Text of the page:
Fibromyalgia syndrome (FMS) is a common rheumatoid disorder of the muscles and bones that does not involve the joints.
FMS causes pain and fatigue, and people with FMS feel as if their muscles have been pulled or overworked. Sometimes the muscles twitch or burn.
The signs of FMS include aches and pains in muscles, tendons and joints all over the body, but especially along the spine. Some people feel more pain when they try to relax and less when they are active, busy or exercising.
Other symptoms include:
- Disturbed sleep
- Daytime tiredness
- Alternating diarrhea and constipation
- Numbness and tingling in the hands and feet
- Feelings of weakness
- Memory difficulties
One characteristic of FMS is the presence of multiple tender points. This refers to specific points in the neck, spine, shoulders and hips that feel tender.
Causes and Risk Factors
The exact cause of fibromyalgia is not known. It is not associated with injuries to muscles, nerves or joints nor to any serious body damage or disease. FMS affects more women than men and occurs in people of all ages. In some people, FMS is associated with measurable changes in body chemistry and functioning, but it is not known whether these changes are causes or effects of FMS.
Stress and difficulty sleeping may contribute to FMS because lack of restful sleep can decrease the body's production of the chemicals needed to regulate pain. Other factors (such as illness, infection or anxiety) may also cause changes in body chemistry that lead to these symptoms.
A diagnosis of FMS will be based on:
- A medical history and physical exam to rule out conditions (such as rheumatoid arthritis, muscle inflammation, bursitis or tendonitis) that can have similar symptoms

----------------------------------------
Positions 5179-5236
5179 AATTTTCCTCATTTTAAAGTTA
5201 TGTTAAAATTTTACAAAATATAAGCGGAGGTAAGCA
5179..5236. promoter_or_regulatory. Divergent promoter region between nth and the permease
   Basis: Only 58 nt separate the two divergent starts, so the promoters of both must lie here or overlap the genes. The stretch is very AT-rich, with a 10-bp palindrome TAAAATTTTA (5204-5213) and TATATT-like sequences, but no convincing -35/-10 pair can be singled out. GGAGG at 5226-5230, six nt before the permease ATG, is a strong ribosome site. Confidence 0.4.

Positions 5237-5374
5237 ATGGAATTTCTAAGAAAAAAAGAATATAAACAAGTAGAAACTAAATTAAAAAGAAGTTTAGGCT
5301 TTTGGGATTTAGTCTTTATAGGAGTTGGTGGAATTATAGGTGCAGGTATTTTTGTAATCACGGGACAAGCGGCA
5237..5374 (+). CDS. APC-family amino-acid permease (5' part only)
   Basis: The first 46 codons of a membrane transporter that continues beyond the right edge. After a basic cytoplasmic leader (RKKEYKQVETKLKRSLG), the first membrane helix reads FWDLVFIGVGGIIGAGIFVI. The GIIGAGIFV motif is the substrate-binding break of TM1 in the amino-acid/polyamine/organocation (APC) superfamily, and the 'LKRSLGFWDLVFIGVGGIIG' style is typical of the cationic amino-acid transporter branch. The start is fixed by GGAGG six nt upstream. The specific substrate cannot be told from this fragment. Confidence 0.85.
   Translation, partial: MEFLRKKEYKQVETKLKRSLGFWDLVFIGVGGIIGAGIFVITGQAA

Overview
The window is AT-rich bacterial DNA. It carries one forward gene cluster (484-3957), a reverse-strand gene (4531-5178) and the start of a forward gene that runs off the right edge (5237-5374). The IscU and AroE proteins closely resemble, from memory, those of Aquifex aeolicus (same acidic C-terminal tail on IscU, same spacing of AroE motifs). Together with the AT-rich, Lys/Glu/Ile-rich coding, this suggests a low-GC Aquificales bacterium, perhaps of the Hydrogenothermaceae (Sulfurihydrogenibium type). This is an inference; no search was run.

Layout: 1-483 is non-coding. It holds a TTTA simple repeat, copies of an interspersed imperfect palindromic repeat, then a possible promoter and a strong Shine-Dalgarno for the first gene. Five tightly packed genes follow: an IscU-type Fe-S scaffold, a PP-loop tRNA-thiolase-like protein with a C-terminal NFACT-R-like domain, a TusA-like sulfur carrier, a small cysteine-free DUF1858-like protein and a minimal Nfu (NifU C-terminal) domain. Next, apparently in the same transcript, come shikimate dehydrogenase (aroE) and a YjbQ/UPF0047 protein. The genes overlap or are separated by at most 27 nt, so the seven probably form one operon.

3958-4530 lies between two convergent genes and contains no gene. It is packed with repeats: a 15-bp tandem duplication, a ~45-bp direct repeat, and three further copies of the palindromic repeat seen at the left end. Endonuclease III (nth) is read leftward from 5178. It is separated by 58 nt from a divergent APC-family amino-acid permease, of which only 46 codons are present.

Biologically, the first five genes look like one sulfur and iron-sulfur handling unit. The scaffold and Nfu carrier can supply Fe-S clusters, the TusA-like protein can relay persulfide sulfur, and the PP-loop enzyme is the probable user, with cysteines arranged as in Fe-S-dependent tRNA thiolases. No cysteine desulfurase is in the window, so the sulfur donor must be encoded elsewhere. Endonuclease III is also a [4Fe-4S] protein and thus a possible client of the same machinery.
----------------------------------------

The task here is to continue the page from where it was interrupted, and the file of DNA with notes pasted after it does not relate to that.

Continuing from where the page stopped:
- The presence or absence of widespread pain along with other symptoms of FMS that have lasted for three months or more
- The presence or absence of tender spots that can be felt when light pressure is applied to specific locations on the body
FMS is usually treated with:
- Drugs (such as low doses of anti-depressant drugs) taken before bed to improve sleep. Other kinds of sleeping pills have not proven effective for people with FMS. Non-steroidal anti-inflammatory drugs (such as aspirin and ibuprofen) may help decrease pain.
- Lifestyle changes, such as stress reduction and using relaxation techniques. In particular, anxiety and depression need to be treated to reduce stress.
- Exercise, including brisk walking, biking, swimming and water aerobics
- Aerobic exercise for half an hour three times a week helps increase heart and lung function while stretching tight, sore muscles
Often if stressful situations are resolved, fibromyalgia may improve and medications may not be necessary. Even with treatment, however, many people with FMS will continue to have symptoms, especially if they have stressful lives. With treatment, there can be a significant reduction in symptoms. Those who are able to continue working and fulfilling their social obligations despite their pain do best.